(Editor, with Cindy Rose, and contributor) Native North American Almanac, two volumes, Gale (Detroit, MI), 1994, 2nd edition, 2001.

(Editor and author of introduction) Chronology of Native North American History, Gale (Detroit, MI), 1994.

(Editor, with Michael Paré) Native North American Chronology, UXL (Detroit, MI), 1995.

(Editor) Reference Library of Native North America, Volumes 1-4, Multiculture in Print (Philadelphia, PA), 1996.

(Editor, with Troy Johnson and Joane Nagel, and contributor) American Indian Activism: Alcatraz to the Longest Walk, University of Illinois Press (Champaign-Urbana, IL), 1997.

(Editor and contributor) Contemporary Native American Cultural Issues, AltaMira Press (Walnut Creek, CA), 1999.

(Editor, with Joseph Strauss, and contributor) Native American Studies in Higher Education: Models for Collaboration between Universities and Indigenous Nations, AltaMira Press (Walnut Creek, CA), 2002.

(Editor, with Ismael Abu-Saad, and contributor) The Future of Indigenous Studies: Strategies for Survival and Development, American Indian Studies Center, University of California (Los Angeles, CA), 2003.

(Editor, with Karen Torjesen and Susan Steiner, and contributor) Indigenous People and the Modern State, AltaMira Press (Lanham, MD), 2005.

(Editor, with Ismael Abu-Saad, and contributor) Indigenous Education and Empowerment: International Perspectives, AltaMira Press (Lanham, MD), 2006.

(Editor, with Ismael Abu-Saad, and contributor) Education, Social Development, and Empowerment among Indigenous Peoples: International Perspectives, AltaMira Press (Lanham, MD), 2006.

Social Change and Cultural Continuity among Native Nations, AltaMira Press (Lanham, MD), 2007.

(Associate editor) Encyclopedia of American Indian History, American Bibliographical Center-Clio Press (Santa Barbara, CA), 2007.

(Editor, with George Horse Capture and Chandler Jackson, and contributor) American Indian Nations: Yesterday, Today, and Tomorrow, Volume 1, AltaMira Press (Lanham, MD), 2007.

Contributor to books, including Violence, Resistance, and Survival in the Americas: Native Americans and the Legacy of Conquest, edited by William B. Taylor and Franklin Pease, Smithsonian Institution Press (Washington, DC), 1994; Peoples of Color in the American West, edited by Sucheng Chan, Douglas Henry Daniels, Mario T. Garcia, and Terry P. Wilson, Heath (Lexington, MA), 1994; Research in Capital and Development: Native American Economic Development, Volume 10, edited by Carol Ward and Matthew Snipp, JAI Press (Greenwich, CT), 1996; Natives and Academics: Researching and Writing about American Indians, edited by Devon A. Mihesuah, University of Nebraska Press (Lincoln, NE), 1998; and Chahta Anompa: An Introduction to Choctaw, edited by Marcia Haag and Henry Willis, University of Oklahoma Press (Norman, OK), 2001. Editor (with Troy Johnson) of "Contemporary American Indian Communities Series," AltaMira Press (Walnut Creek, CA), 1997-2007. Contributor of more than 100 articles and reviews to professional journals, including Journal of Cherokee Studies, American Sociological Review, Urban Education, Transnational Law and Contemporary Problems, American Indian Quarterly, Journal of American Studies of Turkey, and Cultural Survival Quarterly. American Indian Culture and Research Journal, book review editor, 1984-86, editor, 1986-2003; editor, Native American Studies Association Newsletter, 1991-92; contributing editor, Wicazo Sa Review: Journal of Native American Studies, 2003-07; senior editor of editorials, Indian Country Today, 2006-07.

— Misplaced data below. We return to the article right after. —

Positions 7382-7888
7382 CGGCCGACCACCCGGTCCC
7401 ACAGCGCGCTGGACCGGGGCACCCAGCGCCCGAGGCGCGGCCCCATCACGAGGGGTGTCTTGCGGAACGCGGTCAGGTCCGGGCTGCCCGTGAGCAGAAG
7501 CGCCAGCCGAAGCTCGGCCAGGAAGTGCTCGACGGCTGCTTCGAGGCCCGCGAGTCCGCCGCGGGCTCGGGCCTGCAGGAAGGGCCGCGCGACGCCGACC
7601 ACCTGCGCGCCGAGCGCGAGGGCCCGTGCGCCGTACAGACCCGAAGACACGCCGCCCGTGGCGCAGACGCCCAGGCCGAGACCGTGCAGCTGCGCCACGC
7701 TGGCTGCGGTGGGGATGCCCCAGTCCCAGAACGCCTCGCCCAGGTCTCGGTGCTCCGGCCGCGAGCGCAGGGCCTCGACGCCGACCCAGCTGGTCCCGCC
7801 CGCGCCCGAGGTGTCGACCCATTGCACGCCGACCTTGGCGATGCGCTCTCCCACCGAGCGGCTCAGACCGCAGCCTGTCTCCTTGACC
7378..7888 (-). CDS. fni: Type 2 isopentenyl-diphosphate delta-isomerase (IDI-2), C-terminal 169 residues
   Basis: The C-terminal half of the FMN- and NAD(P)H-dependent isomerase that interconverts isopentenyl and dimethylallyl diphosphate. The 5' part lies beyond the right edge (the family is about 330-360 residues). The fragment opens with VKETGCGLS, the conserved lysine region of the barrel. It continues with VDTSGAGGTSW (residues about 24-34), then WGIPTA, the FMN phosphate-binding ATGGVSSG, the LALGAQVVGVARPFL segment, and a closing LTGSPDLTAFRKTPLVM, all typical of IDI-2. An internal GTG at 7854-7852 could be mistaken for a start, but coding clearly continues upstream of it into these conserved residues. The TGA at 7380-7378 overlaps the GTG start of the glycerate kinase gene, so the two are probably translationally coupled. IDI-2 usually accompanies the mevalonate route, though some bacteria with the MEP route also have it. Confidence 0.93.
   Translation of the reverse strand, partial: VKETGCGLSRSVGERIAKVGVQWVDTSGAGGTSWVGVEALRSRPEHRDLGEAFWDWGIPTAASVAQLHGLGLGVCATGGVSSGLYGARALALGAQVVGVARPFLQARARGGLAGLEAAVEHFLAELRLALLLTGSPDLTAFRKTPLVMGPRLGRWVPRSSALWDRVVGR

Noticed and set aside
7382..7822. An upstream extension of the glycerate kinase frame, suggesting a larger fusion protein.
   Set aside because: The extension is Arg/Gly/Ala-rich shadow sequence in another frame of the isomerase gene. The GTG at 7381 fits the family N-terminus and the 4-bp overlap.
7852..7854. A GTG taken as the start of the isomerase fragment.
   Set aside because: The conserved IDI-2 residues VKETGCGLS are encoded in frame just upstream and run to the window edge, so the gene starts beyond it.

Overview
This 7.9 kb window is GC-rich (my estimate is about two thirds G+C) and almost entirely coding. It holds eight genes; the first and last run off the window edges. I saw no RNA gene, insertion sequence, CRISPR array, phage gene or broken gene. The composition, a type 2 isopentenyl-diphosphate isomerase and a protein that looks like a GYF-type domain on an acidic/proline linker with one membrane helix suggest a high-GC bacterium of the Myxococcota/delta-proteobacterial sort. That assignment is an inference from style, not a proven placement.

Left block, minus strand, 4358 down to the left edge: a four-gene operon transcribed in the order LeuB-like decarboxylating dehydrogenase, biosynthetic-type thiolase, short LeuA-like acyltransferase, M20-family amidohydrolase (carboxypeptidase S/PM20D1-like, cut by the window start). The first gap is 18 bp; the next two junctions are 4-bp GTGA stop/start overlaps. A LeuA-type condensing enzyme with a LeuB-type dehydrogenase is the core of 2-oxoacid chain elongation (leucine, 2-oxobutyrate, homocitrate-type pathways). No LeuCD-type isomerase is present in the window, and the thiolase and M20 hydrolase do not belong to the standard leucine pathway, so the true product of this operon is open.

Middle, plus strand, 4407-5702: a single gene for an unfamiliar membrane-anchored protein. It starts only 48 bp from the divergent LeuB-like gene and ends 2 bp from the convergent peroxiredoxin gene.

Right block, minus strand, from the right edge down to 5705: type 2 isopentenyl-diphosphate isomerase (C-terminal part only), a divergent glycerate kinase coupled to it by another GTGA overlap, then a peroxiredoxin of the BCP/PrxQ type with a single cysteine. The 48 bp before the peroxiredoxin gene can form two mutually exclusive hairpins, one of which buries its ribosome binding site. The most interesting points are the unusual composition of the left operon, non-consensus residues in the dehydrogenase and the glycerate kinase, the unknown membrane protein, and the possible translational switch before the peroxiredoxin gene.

SIDELIGHTS:

Duane Champagne told CA: "Most of my writings are about social and cultural change in American Indian or indigenous communities or nations. I grew up on the Turtle Mountain Reservation in northern North Dakota and could not help but notice the differences in culture and community between the reservation and non-reservation communities. At the same time I had great interest in religion, philosophy, world history, and biography. While I have studied mathematics and other scientific fields, my interests always return to social and cultural change among American Indian, indigenous people, and the direction and prospects for humanity in general.

"My own orientations are to study and inquire about fundamental issues of group organization and social-cultural processes. Unlike many contemporary social scientists, I perceive that culture and consensus are critical aspects for understanding human history, change, and prospects for the future. I write because the future of humanity is not assured, and we must make choices about how to live peacefully on a globalized planet.

"I feel compelled to explore and write about basic issues of social and cultural organization, and to present my writings to others for discussion and consideration. Will the world surge toward democracy, or toward a world authoritarian state, or toward warring nations and civilizations? What are the prospects and possibilities for peace, respect, and cultural integrity in an increasingly globalized world? How can we have democracy, consensus, and truly respect different cultures and traditions? We must solve these issues; otherwise the future will have many grim moments. My writings increasingly have evolved in this direction, and I am hoping to make contributions to understanding past history, the prospects for indigenous peoples, but more generally, as well, social and cultural future patterns and possibilities for the planet."